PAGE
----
Activist and author Devra Davis talks cancer, cell phones, plastics, Donora and Kennywood. | Literary Arts | Pittsburgh | Pittsburgh City Paper

Activist and author Devra Davis talks cancer, cell phones, plastics, Donora and Kennywood.

The year following the publication of Secret History on the War on Cancer was an eventful one for warnings like those author Devra Davis sounded about environmental toxins and cancer. New concerns emerged about carcinogenic and other risks from additives to plastics; most prominently, red flags Davis raised about cell phones and brain cancer were echoed, controversially, by the director of the University of Pittsburgh Cancer Institute.

Davis, an epidemiologist and director of the Pitt Cancer Institute's Center for Environmental Oncology, critiques our culture's fixation on finding and treating cancer rather than preventing it. The author of When Smoke Ran Like Water -- about the killer smog of 1948 in Southwestern Pennsylvania mill town Donora -- also runs the Devra Lee Davis Charitable Foundation, for research into environmental causes of cancer.

With Secret History due out in paperback, Davis speaks Jan. 26, at the Drue Heinz Lectures. Grandchildren howling in the background, Davis spoke with City Paper from Washington, D.C., where she lives part-time.


What's going on with cell phones now?
We have been very careful to say that we can't prove that cell phones are dangerous yet. But we have growing reasons for concern, and those reasons for concern are shared not just by scientific experts, but by governments in numbers of countries. The Finnish nuclear-radiation protection agency -- this is the home of cell phones, right? -- [recommends restricting children's cell-phone use], and the French ministry of the environment [has] concluded that children should not be sold cell phones.

And I'm going to show a never-before-seen three-dimensional video of the brain with cell-phone exposure.

What about in the U.S.?
I have been contacted by the Obama administration, because they're formulating their own process to deal with this issue. We must get industry cooperation to do the right studies on cell phones. We can't solve this problem without industry cooperation.

What should cell-users do?
You should do what I'm doing now, which is I'm holding it 20 centimeters from my head, or you text-message. Texting is much safer for you, and that is now widely understood. If all of our cell phones only worked with an ear piece or a speaker phone, that would substantially reduce the problem.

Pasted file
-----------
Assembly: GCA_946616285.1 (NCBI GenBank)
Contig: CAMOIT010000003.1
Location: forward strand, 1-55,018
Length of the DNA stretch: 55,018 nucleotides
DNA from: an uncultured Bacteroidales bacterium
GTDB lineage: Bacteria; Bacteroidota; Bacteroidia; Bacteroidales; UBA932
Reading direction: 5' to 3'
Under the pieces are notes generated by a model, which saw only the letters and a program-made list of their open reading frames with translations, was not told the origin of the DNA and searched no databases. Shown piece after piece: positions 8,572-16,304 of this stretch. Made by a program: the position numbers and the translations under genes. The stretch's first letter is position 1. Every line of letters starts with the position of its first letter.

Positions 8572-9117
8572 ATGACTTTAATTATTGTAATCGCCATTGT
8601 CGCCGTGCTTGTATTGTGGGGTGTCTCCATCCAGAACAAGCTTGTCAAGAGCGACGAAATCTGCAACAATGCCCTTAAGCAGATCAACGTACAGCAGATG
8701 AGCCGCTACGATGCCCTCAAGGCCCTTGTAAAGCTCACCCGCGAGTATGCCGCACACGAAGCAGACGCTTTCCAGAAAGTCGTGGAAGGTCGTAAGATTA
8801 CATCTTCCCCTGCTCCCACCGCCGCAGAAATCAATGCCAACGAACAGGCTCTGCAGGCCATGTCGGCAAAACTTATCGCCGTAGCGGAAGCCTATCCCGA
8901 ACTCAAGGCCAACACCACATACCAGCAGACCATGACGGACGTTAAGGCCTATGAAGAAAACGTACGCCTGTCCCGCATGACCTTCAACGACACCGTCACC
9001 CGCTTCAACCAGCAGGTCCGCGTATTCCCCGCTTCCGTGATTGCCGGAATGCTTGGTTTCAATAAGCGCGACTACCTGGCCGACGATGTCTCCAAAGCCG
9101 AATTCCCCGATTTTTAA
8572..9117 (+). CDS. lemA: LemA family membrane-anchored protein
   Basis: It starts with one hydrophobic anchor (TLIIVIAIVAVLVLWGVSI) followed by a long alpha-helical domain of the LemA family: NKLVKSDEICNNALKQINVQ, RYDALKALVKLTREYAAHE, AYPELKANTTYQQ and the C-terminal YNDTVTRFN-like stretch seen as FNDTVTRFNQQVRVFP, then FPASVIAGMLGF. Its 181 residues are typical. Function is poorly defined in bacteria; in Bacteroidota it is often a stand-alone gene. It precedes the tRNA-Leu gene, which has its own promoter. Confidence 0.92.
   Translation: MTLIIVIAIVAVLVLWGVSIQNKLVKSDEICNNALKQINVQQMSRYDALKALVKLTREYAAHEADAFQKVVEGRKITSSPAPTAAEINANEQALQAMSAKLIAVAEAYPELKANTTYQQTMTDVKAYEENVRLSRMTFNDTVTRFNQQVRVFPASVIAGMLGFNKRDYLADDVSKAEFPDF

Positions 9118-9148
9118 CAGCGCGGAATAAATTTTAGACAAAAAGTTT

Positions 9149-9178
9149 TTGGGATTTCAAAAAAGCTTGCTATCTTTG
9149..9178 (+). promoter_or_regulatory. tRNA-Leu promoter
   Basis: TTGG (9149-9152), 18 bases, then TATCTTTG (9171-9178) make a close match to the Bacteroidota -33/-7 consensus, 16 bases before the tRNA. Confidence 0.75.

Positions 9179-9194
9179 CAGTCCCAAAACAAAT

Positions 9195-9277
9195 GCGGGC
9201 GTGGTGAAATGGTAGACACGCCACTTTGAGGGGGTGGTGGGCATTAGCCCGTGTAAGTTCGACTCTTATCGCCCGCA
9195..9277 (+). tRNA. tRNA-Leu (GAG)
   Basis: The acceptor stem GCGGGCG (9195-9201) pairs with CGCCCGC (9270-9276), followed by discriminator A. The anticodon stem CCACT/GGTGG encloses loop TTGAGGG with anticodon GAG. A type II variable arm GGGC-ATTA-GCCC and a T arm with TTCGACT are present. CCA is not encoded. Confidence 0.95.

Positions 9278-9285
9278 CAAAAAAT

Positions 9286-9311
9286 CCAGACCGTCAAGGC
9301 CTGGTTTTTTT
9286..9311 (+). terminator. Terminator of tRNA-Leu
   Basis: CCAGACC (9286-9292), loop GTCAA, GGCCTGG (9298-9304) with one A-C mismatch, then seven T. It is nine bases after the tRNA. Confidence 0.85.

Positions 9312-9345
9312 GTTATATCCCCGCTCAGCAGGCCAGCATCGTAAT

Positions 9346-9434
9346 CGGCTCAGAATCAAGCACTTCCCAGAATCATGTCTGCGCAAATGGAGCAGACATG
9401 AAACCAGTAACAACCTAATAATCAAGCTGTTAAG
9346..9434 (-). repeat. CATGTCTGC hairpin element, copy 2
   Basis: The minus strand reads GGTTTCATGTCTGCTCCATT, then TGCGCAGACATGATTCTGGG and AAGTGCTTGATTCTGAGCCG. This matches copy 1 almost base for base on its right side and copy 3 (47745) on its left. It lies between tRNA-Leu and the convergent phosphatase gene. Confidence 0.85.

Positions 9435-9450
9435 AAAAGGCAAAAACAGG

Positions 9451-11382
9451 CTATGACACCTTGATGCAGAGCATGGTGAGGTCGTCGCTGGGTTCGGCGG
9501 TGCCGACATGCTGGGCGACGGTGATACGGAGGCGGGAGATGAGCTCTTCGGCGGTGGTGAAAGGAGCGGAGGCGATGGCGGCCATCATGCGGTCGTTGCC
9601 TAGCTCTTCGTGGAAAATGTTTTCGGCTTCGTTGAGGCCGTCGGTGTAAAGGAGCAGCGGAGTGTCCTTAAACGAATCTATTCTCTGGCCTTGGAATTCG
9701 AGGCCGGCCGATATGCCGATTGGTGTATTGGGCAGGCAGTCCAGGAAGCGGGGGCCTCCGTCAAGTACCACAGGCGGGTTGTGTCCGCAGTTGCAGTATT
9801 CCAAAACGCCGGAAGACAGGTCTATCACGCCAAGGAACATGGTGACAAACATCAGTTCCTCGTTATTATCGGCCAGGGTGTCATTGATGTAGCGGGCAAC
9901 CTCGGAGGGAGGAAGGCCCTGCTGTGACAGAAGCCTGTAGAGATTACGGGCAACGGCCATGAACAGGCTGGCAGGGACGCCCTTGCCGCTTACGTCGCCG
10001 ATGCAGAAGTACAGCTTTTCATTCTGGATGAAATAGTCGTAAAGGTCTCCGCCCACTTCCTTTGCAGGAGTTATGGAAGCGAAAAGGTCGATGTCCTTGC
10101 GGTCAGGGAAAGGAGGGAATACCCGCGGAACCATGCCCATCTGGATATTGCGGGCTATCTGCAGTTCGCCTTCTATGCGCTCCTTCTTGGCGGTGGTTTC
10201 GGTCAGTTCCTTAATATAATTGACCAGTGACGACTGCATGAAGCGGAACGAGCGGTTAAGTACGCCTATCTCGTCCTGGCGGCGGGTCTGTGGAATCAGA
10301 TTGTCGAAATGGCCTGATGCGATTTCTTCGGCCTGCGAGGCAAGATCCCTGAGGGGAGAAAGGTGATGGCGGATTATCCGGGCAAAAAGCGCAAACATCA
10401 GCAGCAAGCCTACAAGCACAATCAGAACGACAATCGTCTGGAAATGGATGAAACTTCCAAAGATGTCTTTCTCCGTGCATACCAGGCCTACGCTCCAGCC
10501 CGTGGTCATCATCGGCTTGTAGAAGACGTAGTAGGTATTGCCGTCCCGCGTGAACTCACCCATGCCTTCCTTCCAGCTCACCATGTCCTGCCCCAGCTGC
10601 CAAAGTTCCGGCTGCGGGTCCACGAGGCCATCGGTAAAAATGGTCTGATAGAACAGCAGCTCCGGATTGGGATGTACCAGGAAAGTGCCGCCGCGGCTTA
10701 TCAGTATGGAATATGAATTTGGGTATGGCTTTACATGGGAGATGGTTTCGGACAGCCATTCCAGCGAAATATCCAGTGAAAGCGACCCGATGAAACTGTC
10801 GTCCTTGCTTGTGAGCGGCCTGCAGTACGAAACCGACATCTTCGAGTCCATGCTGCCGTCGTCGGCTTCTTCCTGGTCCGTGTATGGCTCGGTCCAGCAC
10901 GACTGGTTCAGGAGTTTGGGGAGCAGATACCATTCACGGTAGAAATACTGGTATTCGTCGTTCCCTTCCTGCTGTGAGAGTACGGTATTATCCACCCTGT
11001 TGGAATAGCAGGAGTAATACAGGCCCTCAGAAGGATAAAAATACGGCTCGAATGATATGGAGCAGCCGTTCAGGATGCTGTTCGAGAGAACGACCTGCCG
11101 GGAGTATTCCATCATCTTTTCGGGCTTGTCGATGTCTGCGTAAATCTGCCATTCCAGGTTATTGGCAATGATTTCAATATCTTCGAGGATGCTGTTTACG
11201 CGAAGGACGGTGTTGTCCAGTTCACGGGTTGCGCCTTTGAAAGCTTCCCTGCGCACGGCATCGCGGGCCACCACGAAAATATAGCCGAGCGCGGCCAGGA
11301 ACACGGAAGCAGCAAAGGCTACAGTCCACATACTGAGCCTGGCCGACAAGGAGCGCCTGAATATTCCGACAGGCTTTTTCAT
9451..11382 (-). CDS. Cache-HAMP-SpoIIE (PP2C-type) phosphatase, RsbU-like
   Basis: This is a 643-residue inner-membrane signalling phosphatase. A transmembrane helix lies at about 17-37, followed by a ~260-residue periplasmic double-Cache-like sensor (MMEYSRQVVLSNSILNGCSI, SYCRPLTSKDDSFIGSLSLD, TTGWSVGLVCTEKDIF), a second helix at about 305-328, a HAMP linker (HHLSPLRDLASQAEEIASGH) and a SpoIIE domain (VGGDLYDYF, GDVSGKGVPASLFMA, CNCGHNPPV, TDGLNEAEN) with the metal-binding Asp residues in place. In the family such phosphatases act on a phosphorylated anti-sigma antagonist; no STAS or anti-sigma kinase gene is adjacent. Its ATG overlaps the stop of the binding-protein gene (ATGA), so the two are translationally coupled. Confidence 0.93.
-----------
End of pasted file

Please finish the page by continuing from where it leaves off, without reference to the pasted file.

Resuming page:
Secret History also addresses asbestos.
[In] February, the Justice Department will begin the first trial to prosecute for environmental crimes in Libby, Mont. And that trial process was begun based on things I reported in my book. It involved the mining and shipping of asbestos around the country without proper labeling, and despite the fact that the company [W.R. Grace] was aware of the dangers. And in particular, Zonolite insulation occurs in 35 million American attics today. Zonolite attic insulation doesn't say "asbestos" on it. I want to be very clear: if you think you have Zonolite in your attic, do nothing. But call for a licensed inspector to tell you. If you need to remove it, it needs to be done by someone who knows what they're doing.

Additives to plastic are getting a closer look, too.
Bisphenol-A has become recognized throughout the world as something that's been shown to have a number of toxic effects. The recognition is that we need to protect our children from Bisphenol-A. Babies are being born with contaminants in their body that didn't even exist 20 years ago.

Now the government is reviewing the evidence because Walmart -- not exactly a radical institution -- is removing Bisphenol-A from their plastic bottles and their baby bottles. And Nalgene is removing it as well.

How can we know that substitutes for such products are safe?
That is why they need to set up a process to look at it. We banned DDT and all the things [that we substituted] turned out to be just as bad, if not worse. So we've got to become smarter about these things.

Why is reforming our approach to cancer important?
We've made tremendous progress in the war on cancer. ... But we are seeing more new cases of cancer in young people -- in children, and in young men with testicular cancer; Lance Armstrong is not the only one. There's been a 50 percent increase in testicular cancer in every industrial country. There has been an increase in brain cancers in young people, and we don't know why. Obviously we want to pay attention to environmental factors that might explain these increases.

What will you talk about Jan. 26?
I'm not just gonna talk about The Secret History of the War on Cancer. I'm gonna talk about the 60th anniversary of Donora's killer smog and the Donora Smog Museum, which has just opened this year, and the tremendous [role] that the Mon Valley has played in stimulating research in the entire field of environment and health.

But it's also in some sense going to be a literary talk, and what it means to be a writer in a place where you've grown up and you've seen such dramatic changes in. And it'll be multimedia, because I'm going to have music and film [about Donora]. I'm going to disclose some more findings about what really happened there.

And I'm gonna talk about Kennywood and what it meant to the immigrants like my grandmother, who married when she was just 15 and how the only time in her life when she could feel much fun in her heart was when she went to Kennywood, which I think is an experience that a lot of immigrants to Pittsburgh had.


Devra Davis at the Drue Heinz Lecture Series. 7:30 p.m. Mon., Jan. 26. Carnegie Music Hall, 4400 Forbes Ave., Oakland. $25. 412-622-8866

click to enlarge Healthy concerns: Devra Davis in Washington, D.C.
Healthy concerns: Devra Davis in Washington, D.C.

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